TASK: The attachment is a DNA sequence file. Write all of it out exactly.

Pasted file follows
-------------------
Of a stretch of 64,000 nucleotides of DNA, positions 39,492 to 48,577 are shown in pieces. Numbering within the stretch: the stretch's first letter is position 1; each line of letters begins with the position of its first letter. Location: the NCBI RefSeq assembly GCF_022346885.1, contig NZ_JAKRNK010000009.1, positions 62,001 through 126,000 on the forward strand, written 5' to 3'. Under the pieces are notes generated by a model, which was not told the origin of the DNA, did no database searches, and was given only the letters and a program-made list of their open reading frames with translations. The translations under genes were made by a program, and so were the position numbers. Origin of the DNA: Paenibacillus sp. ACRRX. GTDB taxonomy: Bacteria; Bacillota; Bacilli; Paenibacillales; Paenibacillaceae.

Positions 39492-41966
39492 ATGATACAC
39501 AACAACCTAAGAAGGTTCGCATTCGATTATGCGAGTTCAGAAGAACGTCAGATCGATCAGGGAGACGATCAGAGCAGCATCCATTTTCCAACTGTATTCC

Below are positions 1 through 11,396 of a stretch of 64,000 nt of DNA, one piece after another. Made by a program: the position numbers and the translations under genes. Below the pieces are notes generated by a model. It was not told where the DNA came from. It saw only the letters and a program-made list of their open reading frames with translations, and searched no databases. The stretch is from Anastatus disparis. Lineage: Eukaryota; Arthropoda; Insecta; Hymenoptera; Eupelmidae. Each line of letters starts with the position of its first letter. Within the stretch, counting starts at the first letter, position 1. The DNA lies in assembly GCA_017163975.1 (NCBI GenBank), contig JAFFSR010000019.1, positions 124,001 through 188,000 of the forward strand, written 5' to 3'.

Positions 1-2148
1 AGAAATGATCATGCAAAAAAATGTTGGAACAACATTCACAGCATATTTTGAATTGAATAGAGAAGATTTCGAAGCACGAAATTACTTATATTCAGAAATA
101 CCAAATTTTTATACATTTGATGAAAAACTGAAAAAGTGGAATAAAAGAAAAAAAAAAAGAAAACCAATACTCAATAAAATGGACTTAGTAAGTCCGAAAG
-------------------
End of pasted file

Of a stretch of 64,000 nucleotides of DNA, positions 39,492 to 48,577 are shown in pieces. Numbering within the stretch: the stretch's first letter is position 1; each line of letters begins with the position of its first letter. Location: the NCBI RefSeq assembly GCF_022346885.1, contig NZ_JAKRNK010000009.1, positions 62,001 through 126,000 on the forward strand, written 5' to 3'. Under the pieces are notes generated by a model, which was not told the origin of the DNA, did no database searches, and was given only the letters and a program-made list of their open reading frames with translations. The translations under genes were made by a program, and so were the position numbers. Origin of the DNA: Paenibacillus sp. ACRRX. GTDB taxonomy: Bacteria; Bacillota; Bacilli; Paenibacillales; Paenibacillaceae.

Positions 39492-41966
39492 ATGATACAC
39501 AACAACCTAAGAAGGTTCGCATTCGATTATGCGAGTTCAGAAGAACGTCAGATCGATCAGGGAGACGATCAGAGCAGCATCCATTTTCCAACTGTATTCC

Below are positions 1 through 11,396 of a stretch of 64,000 nt of DNA, one piece after another. Made by a program: the position numbers and the translations under genes. Below the pieces are notes generated by a model. It was not told where the DNA came from. It saw only the letters and a program-made list of their open reading frames with translations, and searched no databases. The stretch is from Anastatus disparis. Lineage: Eukaryota; Arthropoda; Insecta; Hymenoptera; Eupelmidae. Each line of letters starts with the position of its first letter. Within the stretch, counting starts at the first letter, position 1. The DNA lies in assembly GCA_017163975.1 (NCBI GenBank), contig JAFFSR010000019.1, positions 124,001 through 188,000 of the forward strand, written 5' to 3'.

Positions 1-2148
1 AGAAATGATCATGCAAAAAAATGTTGGAACAACATTCACAGCATATTTTGAATTGAATAGAGAAGATTTCGAAGCACGAAATTACTTATATTCAGAAATA
101 CCAAATTTTTATACATTTGATGAAAAACTGAAAAAGTGGAATAAAAGAAAAAAAAAAAGAAAACCAATACTCAATAAAATGGACTTAGTAAGTCCGAAAG